Activity 4 Improving your digital well-being

Timing: 20 minutes

The video below provides some guidance on how to improve your digital well-being in five key areas. In your Digital plan, make a note of three tips you would want to try.

Download this video clip.Video player: Video 3: Improve your digital well-being
Skip transcript: Video 3: Improve your digital well-being

Transcript: Video 3: Improve your digital well-being

Your digital well-being is very much dependent on how in control you feel when you're using technology in a digital environment. It's about feeling safe, comfortable, and confident. And it's about striking the right balance between your online and offline time.

Balancing the time you spend online and offline is all about good time management. We don't always realise how much time we spend online. We no longer have to be sitting in front of a computer to be online. Smartphones are so advanced that they make it possible to be online 24 hours a day, seven days a week. In fact, being connected is becoming a way of life, and this can have an impact on our lives and our relationships.

So, how can we manage this? Well, the first step is to understand how our online and offline times compare. You can do this by keeping a diary of the time you spend online. After a week, compare this with the time you spent doing other offline things, such as being with family or friends. If you want to address the balance, use a calendar or diary to schedule the time you spend online, and remember to take regular breaks.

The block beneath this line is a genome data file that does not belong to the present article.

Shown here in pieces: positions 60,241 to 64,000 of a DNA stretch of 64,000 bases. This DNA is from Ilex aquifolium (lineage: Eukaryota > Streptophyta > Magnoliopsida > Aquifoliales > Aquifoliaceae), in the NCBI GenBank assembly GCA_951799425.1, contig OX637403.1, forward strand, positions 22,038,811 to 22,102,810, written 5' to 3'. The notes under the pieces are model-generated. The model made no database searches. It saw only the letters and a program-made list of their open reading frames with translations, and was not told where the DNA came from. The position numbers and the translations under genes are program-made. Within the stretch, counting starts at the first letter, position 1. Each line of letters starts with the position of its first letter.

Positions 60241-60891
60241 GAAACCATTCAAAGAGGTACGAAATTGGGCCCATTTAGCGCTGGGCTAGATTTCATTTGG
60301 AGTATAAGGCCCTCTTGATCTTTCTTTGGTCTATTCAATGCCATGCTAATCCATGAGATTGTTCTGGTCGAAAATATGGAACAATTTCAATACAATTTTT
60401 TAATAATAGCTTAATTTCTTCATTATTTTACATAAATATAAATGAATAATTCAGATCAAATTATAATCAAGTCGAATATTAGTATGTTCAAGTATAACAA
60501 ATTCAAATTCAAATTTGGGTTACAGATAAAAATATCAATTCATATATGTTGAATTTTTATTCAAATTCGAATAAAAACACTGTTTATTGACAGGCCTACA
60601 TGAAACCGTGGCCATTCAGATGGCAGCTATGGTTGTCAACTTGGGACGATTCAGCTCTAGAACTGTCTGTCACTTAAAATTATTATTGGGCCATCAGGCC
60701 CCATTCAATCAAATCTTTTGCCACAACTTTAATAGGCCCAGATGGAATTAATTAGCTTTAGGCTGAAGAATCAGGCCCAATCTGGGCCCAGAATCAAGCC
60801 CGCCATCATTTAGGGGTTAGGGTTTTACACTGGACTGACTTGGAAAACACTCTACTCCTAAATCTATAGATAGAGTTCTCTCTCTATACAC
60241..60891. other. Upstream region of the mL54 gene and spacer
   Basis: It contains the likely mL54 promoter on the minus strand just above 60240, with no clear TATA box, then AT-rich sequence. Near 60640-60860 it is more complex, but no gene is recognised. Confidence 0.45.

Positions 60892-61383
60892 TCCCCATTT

Make some time for offline activities like going for walks or taking up hobbies and sports. Don't be afraid to turn your phone off. If people are trying to get in touch, they can leave a message or send a text. Most importantly, take time to relax and manage any stress you might be feeling.

These days, we may be using more than one device. And that can make it difficult to keep track of all those apps and tools we've signed up to. It can sometimes feel like a bit of a juggling act. The best way to manage this is to think carefully about what you're signing up for and how useful it's likely to be. Are you signing up to an app or tool because it addresses a specific need? Is it something you'll use? If you're just signing up for something to test it out, make a plan to delete the account if you don't find it useful.

Many apps now have the ability to synchronise over multiple devices, so what you do on one device will be reflected over your other devices. Check the settings on your app.